Do you like to paint? You don’t need a paintbrush or a canvas when you’ve got Photoshop! In this tutorial, learn how to use a photograph as the base for a beautiful fantasy landscape painting. To complete this tutorial, you will need a graphics tablet so make sure you have one handy!
Software: Adobe Photoshop CC & Wacom Intuos 3 Tablet
Completion Time: 3 hours
Images Used For This Tutorial
Rocky Mountains and green Field in Jammu and Kashmir: 30068104 © Ronnachai Limpakdeesavas
Open your mountain reference in Photoshop. Go to Image > Canvas Size and change the Resolution to 300 dpi for a high quality painting. Lower the Opacity of the reference to 75%. Then use a Hard Round Pressure Opacity Brush (B) from the Photoshop CC preset brushes to sketch over the reference on a new layer.
Hide the layer for the reference. Sketch more details including a simple swirling effect for the sky. When you’re finished, your sketch should look like this.
Fill in the background with a light gray color. Then use a Hard Round Brush (B) with crisp edges to paint darker grays for the landscape. To show the depth of field and make it seem like the background elements are further away, make sure that the grays go from dark to light. The darkest grays represent the closest objects in the foreground.
Create a new layer above your sketch and begin painting over it. Use the same brush from before to continue painting the landscape using a grayscale color palette. Paint squiggly lines to establish texture on the mountain tops, while painting softer smoother strokes for the foreground elements. Refer back to your original reference to help guide you.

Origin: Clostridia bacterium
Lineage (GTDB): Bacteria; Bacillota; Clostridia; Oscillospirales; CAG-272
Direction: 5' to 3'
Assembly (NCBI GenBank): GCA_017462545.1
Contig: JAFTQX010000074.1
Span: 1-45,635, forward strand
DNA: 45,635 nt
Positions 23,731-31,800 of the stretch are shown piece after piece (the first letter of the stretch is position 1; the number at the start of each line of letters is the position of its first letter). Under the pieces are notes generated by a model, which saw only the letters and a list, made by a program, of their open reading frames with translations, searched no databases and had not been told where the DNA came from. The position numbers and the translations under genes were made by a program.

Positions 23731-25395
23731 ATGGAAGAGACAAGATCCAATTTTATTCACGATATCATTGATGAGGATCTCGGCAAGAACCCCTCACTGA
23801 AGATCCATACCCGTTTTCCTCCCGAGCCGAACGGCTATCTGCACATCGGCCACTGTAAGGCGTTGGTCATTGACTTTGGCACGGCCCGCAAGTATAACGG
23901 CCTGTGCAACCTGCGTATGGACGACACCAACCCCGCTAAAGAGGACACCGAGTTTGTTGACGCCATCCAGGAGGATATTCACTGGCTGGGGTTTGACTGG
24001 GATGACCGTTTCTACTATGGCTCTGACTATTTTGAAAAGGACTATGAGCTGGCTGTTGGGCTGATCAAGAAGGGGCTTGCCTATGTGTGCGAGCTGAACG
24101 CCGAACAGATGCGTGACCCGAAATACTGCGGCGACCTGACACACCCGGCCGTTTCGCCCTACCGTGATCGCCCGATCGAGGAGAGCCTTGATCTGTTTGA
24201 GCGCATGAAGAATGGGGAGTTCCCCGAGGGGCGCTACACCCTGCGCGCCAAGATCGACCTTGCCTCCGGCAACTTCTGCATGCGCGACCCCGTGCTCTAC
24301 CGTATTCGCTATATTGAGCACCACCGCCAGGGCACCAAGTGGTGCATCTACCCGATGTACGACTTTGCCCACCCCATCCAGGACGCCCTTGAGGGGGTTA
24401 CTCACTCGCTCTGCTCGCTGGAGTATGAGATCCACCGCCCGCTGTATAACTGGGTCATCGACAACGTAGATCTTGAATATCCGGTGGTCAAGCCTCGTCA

You don’t have to follow the lighting scheme of the reference exactly to make a beautiful painting. Paint a bright beam of light emerging from the swirl shaped clouds. This will create a focal point that will add a lot of fantasy to this painting. Continue adding more atmospheric light to the piece by brightening up the middle ground area.
Now let’s add some color! Add a new group and name it “Color.” Keep all your new layers that are dedicated to coloring the piece in this new group. For the first round of color, create a new adjustment layer for Curves. Adjust the curves in the RGB, Blue, and Red channels to favor a green color scheme.
Next, use the Paint Bucket Tool (G) to fill in a new layer with a bright blue color (#002caf) and set the blend mode to Soft Light.
Create two new layers and set the blend modes to Color. Use a bright green color to make the landscape green, and a deep blue color for the sky.
Continue adding more color by experimenting with different blend modes. Add warmth by painting orange hues set to Overlay to make the colors look more realistic. Shape the environment by manually painting in details like a small river to lead the viewer’s eye to the focal point.
Study the original reference to help you with each detail. Try not to worry about making the painting hyper realistic. If you keep the strokes loose you can get the general effect of natural environmental textures with just one brush. Use soft large strokes for the clouds, squiggly lines for the mountains, and layers lines for the trees. Keep building these colors and you’ll see your painting transform in no time!
Paint more clouds and use tiny dots to represent the stars. Add a small hot air balloon into the scene to draw even more focus to the light beam and paint it at a tilt so that it looks like it’s moving.
Last but not least, punch out those colors with a new adjustment layer for Color Balance. Set the adjustments to Shadows: Red +3, Green 0, Blue 0. Midtones to Red +9, Green -12, Blue +2, and Highlights: Red 0, Green 0, Blue -7.